Secondly, diversity isn't taking a minority character, giving him the name, costume, gimmick, and support cast of a successful mainstream character, and hoping that he can be dragged along on the coat-tails of his success. Thats literally the least diverse thing you can do.

No, diversity is about letting people stand on their own merits - not someone else's.

Calling a book about a young, female named 'Ironheart', 'Ironman' is an example of prioritising marketing and brand recognition - not diversity. We want to tell you how important this character is, but shes not important enough to use her own name, because the name of the white guy she replaced makes more money.

Killing of the original Nick Fury in order to try and achieve (by their own admission) greater corporate synergy by introducing a new, black Nick Fury is NOT diversity...

Finally, it doesn't matter how diverse the Marvel Universe is if its not an interesting place, and many of these new characters quite simply aren't anywhere near as interesting as the ones they replaced.

They have been promoted almost entirely on their census traits of being young, female, black, latino, or gay, rather than because they are exciting and interesting. No one has ever been interested in a hero primarily because of what boxes they tick on a national census. Never has a title sold primarily because of the colour of the main characters skin, or their gender.

Marvels attitude to creative talent is the same. Theyre quick to court the mainstream media and let them know that theyve got a female, gay, or ethnic minority young-adult fiction writer on one of their comics, but dont seem to care if they are familiar with the comics medium, or can write pre-existing characters they have no prior knowledge of.

Just like with the characters, it is not enough that the creators are 'diverse', they must also be talented and experienced.






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USAgentfan


Member Since: Sat May 17, 2008
Posts: 2,611


Regardless of the issue of diversity, we currently have Logan, Old Man Logan, Lauran, Daken, Jimmy Hudson, and now Gabby all running around the same time and place with claws on their hands.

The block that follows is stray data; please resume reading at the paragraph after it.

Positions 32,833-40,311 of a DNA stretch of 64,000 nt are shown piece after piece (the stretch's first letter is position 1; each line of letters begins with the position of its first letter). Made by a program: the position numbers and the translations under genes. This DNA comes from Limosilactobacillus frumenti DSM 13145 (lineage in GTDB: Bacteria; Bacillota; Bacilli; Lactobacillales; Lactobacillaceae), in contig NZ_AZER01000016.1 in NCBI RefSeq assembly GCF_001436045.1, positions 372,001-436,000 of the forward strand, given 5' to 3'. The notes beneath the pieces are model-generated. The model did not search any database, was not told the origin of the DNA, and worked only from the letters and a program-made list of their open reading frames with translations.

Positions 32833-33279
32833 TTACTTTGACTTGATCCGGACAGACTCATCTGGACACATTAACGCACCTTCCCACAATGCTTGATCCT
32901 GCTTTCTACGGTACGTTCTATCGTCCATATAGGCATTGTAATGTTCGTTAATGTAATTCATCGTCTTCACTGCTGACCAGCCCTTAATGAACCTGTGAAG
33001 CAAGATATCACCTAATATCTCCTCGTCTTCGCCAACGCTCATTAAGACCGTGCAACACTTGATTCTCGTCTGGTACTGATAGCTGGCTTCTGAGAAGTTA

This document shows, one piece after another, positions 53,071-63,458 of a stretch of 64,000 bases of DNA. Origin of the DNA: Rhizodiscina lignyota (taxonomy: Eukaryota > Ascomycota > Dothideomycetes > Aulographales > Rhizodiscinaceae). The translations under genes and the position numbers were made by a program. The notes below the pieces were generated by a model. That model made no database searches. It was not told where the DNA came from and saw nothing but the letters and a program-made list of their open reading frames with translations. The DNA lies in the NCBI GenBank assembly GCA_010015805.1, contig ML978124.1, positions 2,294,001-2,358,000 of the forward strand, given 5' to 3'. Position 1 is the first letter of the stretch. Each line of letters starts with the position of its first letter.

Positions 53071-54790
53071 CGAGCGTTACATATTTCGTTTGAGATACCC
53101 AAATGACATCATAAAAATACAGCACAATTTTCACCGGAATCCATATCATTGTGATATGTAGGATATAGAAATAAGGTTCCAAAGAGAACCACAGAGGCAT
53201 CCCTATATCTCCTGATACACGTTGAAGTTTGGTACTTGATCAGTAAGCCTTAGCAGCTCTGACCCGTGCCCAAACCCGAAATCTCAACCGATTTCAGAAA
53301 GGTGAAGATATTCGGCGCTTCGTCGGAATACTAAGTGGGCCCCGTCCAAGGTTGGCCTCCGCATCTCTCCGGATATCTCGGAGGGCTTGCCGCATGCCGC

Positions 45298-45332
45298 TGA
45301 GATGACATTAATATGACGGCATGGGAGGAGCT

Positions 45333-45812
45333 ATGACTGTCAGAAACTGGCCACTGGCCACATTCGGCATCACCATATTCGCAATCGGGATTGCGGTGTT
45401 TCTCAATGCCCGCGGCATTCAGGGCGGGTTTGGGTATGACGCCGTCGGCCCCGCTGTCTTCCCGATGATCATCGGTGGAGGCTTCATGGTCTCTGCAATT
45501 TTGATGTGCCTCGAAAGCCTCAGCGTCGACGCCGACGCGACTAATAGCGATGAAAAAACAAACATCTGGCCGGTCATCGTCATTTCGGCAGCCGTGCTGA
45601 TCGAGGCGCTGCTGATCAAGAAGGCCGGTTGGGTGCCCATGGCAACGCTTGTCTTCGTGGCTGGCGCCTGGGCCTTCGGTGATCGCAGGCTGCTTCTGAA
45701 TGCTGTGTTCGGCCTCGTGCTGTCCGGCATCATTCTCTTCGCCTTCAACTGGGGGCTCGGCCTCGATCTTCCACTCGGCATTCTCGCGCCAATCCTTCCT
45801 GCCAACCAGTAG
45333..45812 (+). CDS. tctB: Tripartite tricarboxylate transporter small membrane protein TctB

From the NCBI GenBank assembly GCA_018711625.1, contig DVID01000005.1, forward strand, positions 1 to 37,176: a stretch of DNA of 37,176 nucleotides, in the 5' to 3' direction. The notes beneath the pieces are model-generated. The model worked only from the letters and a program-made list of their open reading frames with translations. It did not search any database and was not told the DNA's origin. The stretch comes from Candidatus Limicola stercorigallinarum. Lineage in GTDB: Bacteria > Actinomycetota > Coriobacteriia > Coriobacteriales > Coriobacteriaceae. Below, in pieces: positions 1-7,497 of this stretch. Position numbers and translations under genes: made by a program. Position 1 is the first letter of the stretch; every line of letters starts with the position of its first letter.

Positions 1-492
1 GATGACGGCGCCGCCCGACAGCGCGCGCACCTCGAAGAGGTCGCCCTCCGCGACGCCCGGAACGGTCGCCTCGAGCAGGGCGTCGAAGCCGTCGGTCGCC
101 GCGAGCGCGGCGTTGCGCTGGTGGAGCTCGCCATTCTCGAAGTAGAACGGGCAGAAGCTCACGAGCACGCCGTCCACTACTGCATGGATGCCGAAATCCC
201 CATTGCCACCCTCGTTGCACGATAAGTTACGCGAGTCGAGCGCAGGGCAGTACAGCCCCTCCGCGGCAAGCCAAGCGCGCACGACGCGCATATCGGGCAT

Thats just stupid, and cheapens the idea of these characters being unique or interesting.

The same applies to a lesser degree to most of Marvels most popular characters. Having multiple versions of them active at the same time only makes them less interesting.


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USAgentfan


Member Since: Sat May 17, 2008
Posts: 2,611


Lets be perfectly frank here, they killed of Rhodes because there was no way that they could promote Tony Starks new black friend if his old black friend was still on the block.

If ever there was a male equivalent of 'women in refridgerators', Rhodes death is that.

How diverse is that?

Diversity at Marvel has become a marketing tool, not the moral responsibility it should be.


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The Black Guardian

Moderator

Member Since: Sat May 17, 2008
Posts: 25,489


Yes, but serving as a supporting character really isn't sticking around, and does nothing to solve the problem that needs to be addressed.


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America's Captain 

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Location: Bayville New Jersey
Member Since: Sat May 17, 2008
Posts: 11,952



    Quote:
    Lets be perfectly frank here, they killed of Rhodes because there was no way that they could promote Tony Starks new black friend if his old black friend was still on the block.


I was wondering where Rhodes was, given the Punisher story line currently under way.


    Quote:
    If ever there was a male equivalent of 'women in refridgerators', Rhodes death is that.


Why can't Tony have two black friends? I don't get it. More to the point, Rhodes is in the movies. I never would have dreamed he'd get killed in the comics.


    Quote:
    How diverse is that?


Anti-diverse, if your speculation is accurate.


    Quote:
    Diversity at Marvel has become a marketing tool, not the moral responsibility it should be.


Personally, I would rather diversity be perceived not as a marketing tool, nor even as a moral responsibility, but as an aesthetic preference. Who wants to look at nothing but white males all day long? The Punisher TV series is aesthetically effective for a number of reasons, not the least of which is the inclusion of five prominent female characters, three of whom are white, while the other two are Farsi.






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America's Captain 

Maintainer

Location: Bayville New Jersey
Member Since: Sat May 17, 2008
Posts: 11,952



    Quote:
    Regardless of the issue of diversity, we currently have Logan, Old Man Logan, Lauran, Daken, Jimmy Hudson, and now Gabby all running around the same time and place with claws on their hands.


I think Marvel is trying to replicate the Bat Family. I remember the old days when a person could buy a Bat Family or a Superman Family giant-size comic. I liked those days. I would buy a Wolverine Family giant-size comic.

In any case, I'm interested in all of the above characters except Old Man Logan, who has never been anything but a stand-in for classic Logan. I'm all in for Laura and Gabby. I'm on the fence regarding Daken but I'm teetering toward liking him. Jimmy Hudson interests me because he seems to lack the single-mindedness of the others. He seems more like a normal person.